Luoma, J.B., Subucedo, P., Eriksson, J., Gates, N., & Pilecki, B. (in press). Toward a Contextual Psychedelic Assisted Therapy: Contextual Behavioral Science and the Third Wave of Psychedelic Research. Journal of Contextual Behavioral Science.

Luoma, J.B., Chwyl, C., & Kaplan, J. (in press). Substance Use and Shame: A Systematic and Meta-analytic Review. Clinical Psychology Review.  Download pre-print here.

Luoma, J.B. & LeJeune, J.T. (2020). Incorporating Affective Science into ACT to Treat Highly Self-Critical and Shame Prone Clients. In M. E. Levin, M. P. Twohig & J. Krafft (Eds.), Innovations in ACT. Oakland, CA: New Harbinger.

LeJeune, J.T., & Luoma, J.B. (2019). Values in Therapy: A Clinician’s Guide to Helping Clients Explore Values, Increase Psychological Flexibility, and Live a More Meaningful Life. New Harbinger: Oakland, CA.

Guinther, P. M. (2018). Contextual influence over deriving another’s false beliefs using a relational triangulation perspective taking protocol (RT‐PTP‐M2). Journal of the Experimental Analysis of Behavior, 110(3), 500-521.

Your support, in all of its forms, is essential in the work that we do and our ability to fulfill our mission. Thank you and we look forward to seeing you in the year to come.

Portland Psychotherapy 2018 Year in Review

Hello friends and colleagues. As we usher in a new year, we pause to take a look back at 2018, an exciting year of growth and new beginnings for us here at Portland Psychotherapy.

Expansion of clinical staff means more specialized services and an increased ability to serve our community

We just celebrated the one-year anniversary of the three newest members of our full-time clinical team: our Director of Clinical Operations, Kyong Yi, LCSW, and licensed psychologists Angela Izmirian, Ph.D. and Bryce Doehne, PsyD. Although they have only been with us for a year, Kyong, Angela, and Bryce have already made huge contributions to our organization. In addition to seeing clients, they have been meeting with members of our broader community to explore ways Portland Psychotherapy can better support underserved and disenfranchised populations, including immigrant communities and gender minorities. We are excited for how these partnerships will allow us to have a broader positive impact on our community in the years to come.

We are also fortunate to have Debesh Mallik, M.S. join us as an advanced practicum student this year. Debesh earned his master’s degree in psychology from the University of Louisiana at Lafayette, where he studied under Emily Sandoz, Ph.D., one of the foremost experts in ACT and RFT and who also happens to be coming to do a two-day training for us in Portland in April (see below). Debesh is pursuing a Ph.D. at Pacific University with a focus on substance use, mood, and anxiety disorders under the mentorship of Dr. Sarah Bowen. We are excited to have such a skilled and well-trained clinician as Debesh offer low fee therapy services at Portland Psychotherapy.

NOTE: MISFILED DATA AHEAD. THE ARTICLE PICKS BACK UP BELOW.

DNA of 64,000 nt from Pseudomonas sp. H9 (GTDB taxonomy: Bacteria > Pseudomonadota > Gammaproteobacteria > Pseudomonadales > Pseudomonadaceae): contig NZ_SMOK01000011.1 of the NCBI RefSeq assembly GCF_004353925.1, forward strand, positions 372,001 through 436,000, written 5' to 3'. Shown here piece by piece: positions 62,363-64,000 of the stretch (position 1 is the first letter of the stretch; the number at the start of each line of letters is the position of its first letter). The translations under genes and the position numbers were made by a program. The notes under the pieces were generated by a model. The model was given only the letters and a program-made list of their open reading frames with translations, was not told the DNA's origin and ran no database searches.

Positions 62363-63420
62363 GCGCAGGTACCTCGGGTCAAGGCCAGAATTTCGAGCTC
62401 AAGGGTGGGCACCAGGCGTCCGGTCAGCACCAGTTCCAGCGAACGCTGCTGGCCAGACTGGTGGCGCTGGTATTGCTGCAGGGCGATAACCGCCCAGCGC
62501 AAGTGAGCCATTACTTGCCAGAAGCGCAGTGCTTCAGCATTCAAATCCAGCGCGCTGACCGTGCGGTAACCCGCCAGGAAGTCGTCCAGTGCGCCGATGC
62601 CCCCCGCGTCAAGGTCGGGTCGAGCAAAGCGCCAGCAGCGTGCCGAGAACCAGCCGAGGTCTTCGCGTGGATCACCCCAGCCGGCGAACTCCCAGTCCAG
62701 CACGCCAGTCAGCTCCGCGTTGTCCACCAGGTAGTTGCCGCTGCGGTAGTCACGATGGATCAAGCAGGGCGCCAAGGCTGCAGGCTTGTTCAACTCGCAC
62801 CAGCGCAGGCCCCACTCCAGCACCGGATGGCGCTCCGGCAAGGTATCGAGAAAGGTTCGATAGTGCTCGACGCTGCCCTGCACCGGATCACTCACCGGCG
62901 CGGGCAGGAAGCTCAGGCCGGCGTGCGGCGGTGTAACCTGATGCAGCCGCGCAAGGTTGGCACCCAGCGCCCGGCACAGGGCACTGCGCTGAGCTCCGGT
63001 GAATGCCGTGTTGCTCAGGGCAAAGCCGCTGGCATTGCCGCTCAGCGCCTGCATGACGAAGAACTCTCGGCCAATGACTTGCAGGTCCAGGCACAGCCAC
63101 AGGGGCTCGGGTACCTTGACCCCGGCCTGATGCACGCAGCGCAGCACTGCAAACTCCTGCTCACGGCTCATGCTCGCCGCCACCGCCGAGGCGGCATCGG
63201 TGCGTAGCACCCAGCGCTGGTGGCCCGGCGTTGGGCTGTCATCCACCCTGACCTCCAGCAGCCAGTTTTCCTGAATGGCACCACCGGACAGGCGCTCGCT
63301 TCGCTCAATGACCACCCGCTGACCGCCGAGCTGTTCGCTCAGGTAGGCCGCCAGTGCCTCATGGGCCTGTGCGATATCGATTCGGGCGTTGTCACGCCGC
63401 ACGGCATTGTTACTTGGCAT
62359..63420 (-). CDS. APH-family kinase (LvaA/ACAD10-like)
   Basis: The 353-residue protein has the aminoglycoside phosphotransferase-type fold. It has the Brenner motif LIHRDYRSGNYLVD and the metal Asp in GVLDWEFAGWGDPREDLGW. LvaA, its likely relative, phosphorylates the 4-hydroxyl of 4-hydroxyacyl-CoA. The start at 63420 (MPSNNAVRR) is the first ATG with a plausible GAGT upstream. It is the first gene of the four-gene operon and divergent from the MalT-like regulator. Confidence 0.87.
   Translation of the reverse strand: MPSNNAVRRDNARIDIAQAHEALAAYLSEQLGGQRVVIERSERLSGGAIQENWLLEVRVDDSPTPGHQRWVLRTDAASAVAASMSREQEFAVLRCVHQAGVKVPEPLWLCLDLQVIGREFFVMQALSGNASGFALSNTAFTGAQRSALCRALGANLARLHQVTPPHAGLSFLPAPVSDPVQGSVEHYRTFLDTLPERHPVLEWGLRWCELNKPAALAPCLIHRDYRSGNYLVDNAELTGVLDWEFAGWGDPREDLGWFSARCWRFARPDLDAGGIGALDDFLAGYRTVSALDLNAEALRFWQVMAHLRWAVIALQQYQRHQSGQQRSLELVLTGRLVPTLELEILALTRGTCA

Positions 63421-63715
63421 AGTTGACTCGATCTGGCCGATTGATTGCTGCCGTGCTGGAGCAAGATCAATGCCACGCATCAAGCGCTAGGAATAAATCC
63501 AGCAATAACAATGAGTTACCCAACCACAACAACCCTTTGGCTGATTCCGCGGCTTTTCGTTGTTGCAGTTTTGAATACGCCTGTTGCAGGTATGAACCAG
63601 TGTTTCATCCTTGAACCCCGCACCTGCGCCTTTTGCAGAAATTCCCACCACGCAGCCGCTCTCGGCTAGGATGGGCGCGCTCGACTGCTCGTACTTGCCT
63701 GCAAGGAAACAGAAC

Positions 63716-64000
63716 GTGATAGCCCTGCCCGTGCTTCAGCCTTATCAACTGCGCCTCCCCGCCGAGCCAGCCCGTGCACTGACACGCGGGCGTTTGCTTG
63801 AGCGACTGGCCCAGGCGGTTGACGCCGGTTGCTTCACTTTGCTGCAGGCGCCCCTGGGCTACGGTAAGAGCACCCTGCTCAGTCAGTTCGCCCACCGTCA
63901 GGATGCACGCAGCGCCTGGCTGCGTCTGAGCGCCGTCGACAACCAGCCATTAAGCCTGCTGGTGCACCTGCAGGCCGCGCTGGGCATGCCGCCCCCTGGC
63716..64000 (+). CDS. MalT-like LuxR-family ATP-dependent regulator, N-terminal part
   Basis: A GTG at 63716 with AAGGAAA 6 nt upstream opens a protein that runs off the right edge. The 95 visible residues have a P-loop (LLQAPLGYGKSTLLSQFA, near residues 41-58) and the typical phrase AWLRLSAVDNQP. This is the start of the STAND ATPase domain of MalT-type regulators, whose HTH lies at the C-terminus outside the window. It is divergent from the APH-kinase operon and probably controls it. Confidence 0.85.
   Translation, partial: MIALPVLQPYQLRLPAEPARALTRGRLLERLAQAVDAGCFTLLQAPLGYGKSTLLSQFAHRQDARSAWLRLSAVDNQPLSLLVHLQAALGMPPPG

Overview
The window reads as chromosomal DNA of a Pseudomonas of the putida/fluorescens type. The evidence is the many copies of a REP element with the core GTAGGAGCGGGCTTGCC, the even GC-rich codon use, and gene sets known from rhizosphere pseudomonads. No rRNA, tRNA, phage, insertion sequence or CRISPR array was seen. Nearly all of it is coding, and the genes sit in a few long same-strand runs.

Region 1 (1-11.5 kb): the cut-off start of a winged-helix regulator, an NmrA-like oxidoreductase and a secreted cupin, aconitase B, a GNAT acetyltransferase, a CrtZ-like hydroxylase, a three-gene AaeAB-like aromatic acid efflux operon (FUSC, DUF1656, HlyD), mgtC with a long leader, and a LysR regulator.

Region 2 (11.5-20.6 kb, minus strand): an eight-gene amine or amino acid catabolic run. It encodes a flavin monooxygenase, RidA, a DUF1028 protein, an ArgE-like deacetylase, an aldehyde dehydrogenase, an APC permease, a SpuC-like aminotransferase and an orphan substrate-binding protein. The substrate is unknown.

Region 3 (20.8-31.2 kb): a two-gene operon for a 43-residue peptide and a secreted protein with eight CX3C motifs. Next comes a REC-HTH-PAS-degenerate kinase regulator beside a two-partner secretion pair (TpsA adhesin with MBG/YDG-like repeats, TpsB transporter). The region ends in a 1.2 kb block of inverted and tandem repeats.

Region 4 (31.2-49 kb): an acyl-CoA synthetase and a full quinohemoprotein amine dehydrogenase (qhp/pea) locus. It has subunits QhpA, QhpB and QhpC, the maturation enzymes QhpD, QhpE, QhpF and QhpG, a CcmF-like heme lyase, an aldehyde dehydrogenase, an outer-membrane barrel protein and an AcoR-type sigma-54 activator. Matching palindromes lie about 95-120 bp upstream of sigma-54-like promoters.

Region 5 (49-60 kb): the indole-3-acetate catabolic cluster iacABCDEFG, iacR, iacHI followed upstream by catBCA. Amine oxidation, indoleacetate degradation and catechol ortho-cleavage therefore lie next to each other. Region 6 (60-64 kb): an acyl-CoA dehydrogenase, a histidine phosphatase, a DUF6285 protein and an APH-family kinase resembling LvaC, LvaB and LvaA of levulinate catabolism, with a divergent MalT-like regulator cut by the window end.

Books and other creative endeavors coming out of Portland Psychotherapy

With our wonderful and expanded team of clinicians onboard, Portland Psychotherapy founders, Jenna LeJeune and Jason Luoma were able to take a step back from the day-to-day operations of the clinic to spend the first half of 2018 abroad on sabbatical. This sabbatical allowed them more focused time to work on various research and writing projects including a forthcoming book entitled Values in Practice: A Clinician’s Guide to Helping Clients Develop Psychological Flexibility and Live a More Meaningful Life (Jenna and Jason, due out later this year by New Harbinger Press) and an RO DBT skills workbook (Jason with Tom Lynch, Ph.D. and Nicole Little, Ph.D.). Jason also worked on his soon-to-be released podcast, Research Matters in which he interviews established psychology researchers from around the world. Through the podcast, listeners, especially students and aspiring researchers, will be able to learn from the wisdom of these amazing researchers as they deconstruct the strategies that have worked for them for conducting meaningful social science research.

Research at Portland Psychotherapy

Portland Psychotherapy is the only research institution of its kind. Rather than relying on grants that make us dependent on the whims and priorities of external government funding sources, we use a social enterprise model in which profits from the income-generating activities of our organization are used to fund independent social science research. We also collaborate with other researchers around the world to help fulfill our mission of contributing to the wider community through scientific research. Over the past year, the publications that have come out of those research endeavors include: (see tinyurl.com/ppcscience for a complete list, with some available to download):

Guinther, P. (2017). Contextual influence over deriving others’ true beliefs using a relational triangulation perspective-taking protocol. Journal of the Experimental Analysis of Behavior, 108(3), 433-456.

Luoma, J. B., Codd, T. R., & Lynch, T. R. (2018). Radically Open Dialectical Behavior Therapy (RO DBT): Shared Features and Differences with ACT, DBT, and CFT. The Behavior Therapist.